Fake It Till You Make It (To Jail): 8 Biggest Frauds In American History
America was built on the blood, sweat, and tears of the working man – and a bunch of brazen frauds who chased the dream by lying through their teeth. In the land of opportunity, where fresh starts are handed out more freely than dollar bills at a strip club, it’s easy to get caught up in visions of grandeur.
We all break the rules from time to time to get what we want, but these eight individuals made bucking the system a lifestyle. Fascinating, awe-inspiring, hilarious, and sinister, these American legends took con-artistry to new heights before landing themselves in the “big house.” So the next time someone advises you to “fake it till you make it,” just remember not to fake it too far.
Cover Photo: Allison Leach (Getty Images)
Reality bites: 10 Things Graduates Will Immediately Miss About College
One of America's recent arrivals to white-collar crime, Elizabeth Holmes' company Theranos defrauded Silicon Valley investors, famed politicians, and the American public alike. Claiming to have the technology to run comprehensive blood tests with just a single drop of blood (without the use of needles) Holmes' bold-faced lies catapulted her to the top of the tech world. At one point she was even called "the next Steve Jobs."
But fudging scientific research can only buy you so much time. Today Holmes faces up to 20 years in rich-people prison.
George C. Parker
When George C. Parker successfully sold the Brooklyn Bridge to a gullible tourist, he knew he had stumbled upon something special. He began selling every major landmark in town. From Madison Square Garden to the Statue of Liberty, no object was too grand for Parker to hawk. Eventually the con caught up with him and Parker was shipped up the river to Sing Sing, where he reportedly tried selling his prison cell to one of the guards for $150.
Frank Abagnale Jr.
You may remember him from Leonardo DiCaprio's portrayal in the 2008 film Catch Me If You Can. Abagnale was a precocious young trickster, conning his way to the captain's chair of PanAm's illustrious fleet, before going on to become a fake doctor, amateur lawyer, and most notoriously, a check forger. His schemes earned him millions of dollars, but when the Feds eventually caught up with him, Abagnale had no choice but to join the FBI as forgery specialist and all-around grift expert. We're secretly hoping he's got one last trick up his sleeve before he retires.
Truly an originator in the field, Charles Ponzi made such an impression on the world of double-dealing that history named the scheme after him. Convincing investors to buy cheap stamps in bulk, Ponzi would sell the assets in arbitrage (a different market with a higher value on the assets). Investors were tickled at the "profits" he was turning, until they discovered his whole operation was a total scam. Who knew stamps could be so scandalous?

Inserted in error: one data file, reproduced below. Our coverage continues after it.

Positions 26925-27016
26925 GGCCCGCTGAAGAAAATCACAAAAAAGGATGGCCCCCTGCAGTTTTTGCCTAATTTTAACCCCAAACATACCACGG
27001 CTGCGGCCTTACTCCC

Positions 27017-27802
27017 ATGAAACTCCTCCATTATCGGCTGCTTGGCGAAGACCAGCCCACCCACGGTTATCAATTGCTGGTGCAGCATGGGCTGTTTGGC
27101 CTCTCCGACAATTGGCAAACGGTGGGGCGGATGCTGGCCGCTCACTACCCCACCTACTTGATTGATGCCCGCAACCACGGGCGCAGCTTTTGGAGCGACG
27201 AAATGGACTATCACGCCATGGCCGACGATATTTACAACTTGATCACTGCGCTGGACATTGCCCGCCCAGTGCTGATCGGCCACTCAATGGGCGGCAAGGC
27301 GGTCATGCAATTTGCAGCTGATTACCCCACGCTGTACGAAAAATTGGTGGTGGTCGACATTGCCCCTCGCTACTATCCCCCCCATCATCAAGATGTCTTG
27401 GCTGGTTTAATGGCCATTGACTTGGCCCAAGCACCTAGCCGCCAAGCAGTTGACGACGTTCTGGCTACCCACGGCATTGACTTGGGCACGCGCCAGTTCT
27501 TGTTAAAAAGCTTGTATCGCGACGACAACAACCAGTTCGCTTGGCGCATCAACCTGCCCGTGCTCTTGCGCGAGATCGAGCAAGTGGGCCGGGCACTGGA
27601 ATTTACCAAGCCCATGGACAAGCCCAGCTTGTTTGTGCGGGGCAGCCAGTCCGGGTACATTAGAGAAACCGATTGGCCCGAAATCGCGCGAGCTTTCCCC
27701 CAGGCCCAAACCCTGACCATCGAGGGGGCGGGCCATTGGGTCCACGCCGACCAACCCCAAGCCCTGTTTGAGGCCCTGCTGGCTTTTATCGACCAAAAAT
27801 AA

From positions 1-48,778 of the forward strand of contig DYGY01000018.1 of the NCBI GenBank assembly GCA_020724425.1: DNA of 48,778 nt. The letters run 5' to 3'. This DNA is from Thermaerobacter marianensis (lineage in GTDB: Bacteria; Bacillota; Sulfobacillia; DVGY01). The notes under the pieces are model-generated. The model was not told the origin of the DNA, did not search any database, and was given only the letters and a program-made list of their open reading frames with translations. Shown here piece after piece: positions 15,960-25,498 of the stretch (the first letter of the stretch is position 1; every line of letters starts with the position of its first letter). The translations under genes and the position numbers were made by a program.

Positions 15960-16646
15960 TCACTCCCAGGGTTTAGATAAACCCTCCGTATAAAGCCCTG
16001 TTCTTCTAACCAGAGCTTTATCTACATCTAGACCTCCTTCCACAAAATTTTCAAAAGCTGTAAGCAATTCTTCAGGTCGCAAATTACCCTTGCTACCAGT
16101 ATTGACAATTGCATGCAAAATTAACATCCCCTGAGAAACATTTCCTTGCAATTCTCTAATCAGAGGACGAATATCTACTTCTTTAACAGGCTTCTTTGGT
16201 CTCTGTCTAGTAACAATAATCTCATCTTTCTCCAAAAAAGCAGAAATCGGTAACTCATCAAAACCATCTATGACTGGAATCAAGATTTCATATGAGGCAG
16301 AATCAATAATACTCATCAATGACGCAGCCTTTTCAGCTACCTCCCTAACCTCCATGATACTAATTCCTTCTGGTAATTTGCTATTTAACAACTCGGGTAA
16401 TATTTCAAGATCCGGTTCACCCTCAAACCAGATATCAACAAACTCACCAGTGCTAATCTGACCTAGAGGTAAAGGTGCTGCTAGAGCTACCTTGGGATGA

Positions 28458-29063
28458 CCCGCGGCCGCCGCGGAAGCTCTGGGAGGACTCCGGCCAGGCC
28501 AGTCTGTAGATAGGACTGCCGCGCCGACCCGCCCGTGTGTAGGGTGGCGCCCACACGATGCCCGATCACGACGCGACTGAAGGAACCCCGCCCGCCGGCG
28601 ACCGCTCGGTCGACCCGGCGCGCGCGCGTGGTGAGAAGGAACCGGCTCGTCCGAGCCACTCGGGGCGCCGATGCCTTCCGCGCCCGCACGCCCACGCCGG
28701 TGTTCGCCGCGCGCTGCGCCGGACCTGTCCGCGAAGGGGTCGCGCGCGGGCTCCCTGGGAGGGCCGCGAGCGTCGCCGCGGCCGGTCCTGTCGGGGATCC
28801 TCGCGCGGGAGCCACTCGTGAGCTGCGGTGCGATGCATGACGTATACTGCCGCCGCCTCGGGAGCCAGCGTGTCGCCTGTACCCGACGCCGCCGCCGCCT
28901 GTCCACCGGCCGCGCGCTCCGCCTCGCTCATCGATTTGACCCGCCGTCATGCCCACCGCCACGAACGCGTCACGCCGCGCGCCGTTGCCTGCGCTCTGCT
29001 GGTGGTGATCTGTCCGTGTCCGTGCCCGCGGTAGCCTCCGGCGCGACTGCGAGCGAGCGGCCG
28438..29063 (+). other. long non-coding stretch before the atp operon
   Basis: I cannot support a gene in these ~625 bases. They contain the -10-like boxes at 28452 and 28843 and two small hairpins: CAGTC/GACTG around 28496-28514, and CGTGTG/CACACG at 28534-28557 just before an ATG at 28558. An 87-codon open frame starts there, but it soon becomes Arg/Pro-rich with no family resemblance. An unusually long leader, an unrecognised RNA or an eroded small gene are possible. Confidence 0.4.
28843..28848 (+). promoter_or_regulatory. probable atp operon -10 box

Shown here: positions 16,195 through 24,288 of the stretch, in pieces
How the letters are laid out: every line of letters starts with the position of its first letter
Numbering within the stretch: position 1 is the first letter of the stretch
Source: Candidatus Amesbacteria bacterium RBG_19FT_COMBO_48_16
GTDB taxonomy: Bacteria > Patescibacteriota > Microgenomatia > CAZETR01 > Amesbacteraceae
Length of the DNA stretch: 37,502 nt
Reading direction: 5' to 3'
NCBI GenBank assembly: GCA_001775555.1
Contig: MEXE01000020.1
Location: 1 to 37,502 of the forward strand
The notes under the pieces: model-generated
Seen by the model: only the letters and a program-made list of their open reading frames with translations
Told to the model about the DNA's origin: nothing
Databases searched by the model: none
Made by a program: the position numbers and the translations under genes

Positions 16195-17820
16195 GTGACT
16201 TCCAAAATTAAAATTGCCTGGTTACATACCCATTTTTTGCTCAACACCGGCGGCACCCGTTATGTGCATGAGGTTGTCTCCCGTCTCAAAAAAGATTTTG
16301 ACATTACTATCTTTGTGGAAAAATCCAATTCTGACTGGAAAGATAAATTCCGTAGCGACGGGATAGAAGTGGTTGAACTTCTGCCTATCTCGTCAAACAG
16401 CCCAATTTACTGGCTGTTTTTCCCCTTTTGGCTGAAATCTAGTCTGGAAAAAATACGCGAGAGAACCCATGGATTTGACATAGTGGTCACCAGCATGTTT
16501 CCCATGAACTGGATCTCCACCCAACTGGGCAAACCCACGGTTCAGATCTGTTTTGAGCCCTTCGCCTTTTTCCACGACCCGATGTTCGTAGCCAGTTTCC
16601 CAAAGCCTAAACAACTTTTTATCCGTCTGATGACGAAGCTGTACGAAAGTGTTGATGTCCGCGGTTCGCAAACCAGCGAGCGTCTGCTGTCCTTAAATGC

What is it with DiCaprio's obsession with con artists? (His portrayal of Holmes is rumored to hit Hulu by 2021.) The talented Mr. Holmes pretended to be a doctor and real-estate developer during the Chicago World's Fair in the early 1890s. But all this was just a clever front for his real purposes: to build a de facto murder house where he could lure visitors to the Fair into his own personal fun house. His false front succeeded smashingly for several years, solidifying Holmes as one of America's earliest and most notorious serial killers.
Rudy rose like a comet through the upper echelons of the wine world, quickly becoming the man who the top 1 percent would go to to procure the world's rarest bottles of vino. So impossibly exquisite was his cellar that one day a French winery called his bluff, cleverly requesting an extremely rare collection (that didn't exist). When Kurniawan showed up with a case of the mythical wines, it became clear that he'd been forging famous, high-priced wine labels using his home printer and sticking them on lesser bottles. All told, Rudy faked his way into a fortune.
No list would be complete without good old Bernie Madoff. The man who made off with billions in investment funds holds the title as the biggest single defrauder in American history. Another one of Wall Street's dubious boys, Madoff reportedly scammed upwards of $56 billion from unsuspecting clients.
Carlos Kaiser may be a Brazilian national, but his lovable antics have earned him an honorable mention on this list of gutsy grifters. Kaiser is the only man to have ever reached the heights of professional soccer in Mexico, Europe, and Brazil, without ever having played a single game.
Using charm, a toy cellphone, and lots of bullshit, Kaiser built a reputation as a lethal striker by befriending press and fellow athletes. Whenever it came time for him to suit up, he'd "injure" his hamstring and be benched until another trade would materialize. His reign of superstardom lasted from 1979-1992, until it finally came time to hang up his cleats. No charges were ever brought against him as he was too well-liked in the sport for anyone to hold a grudge. Carlos Kaiser, you are a hero to us all.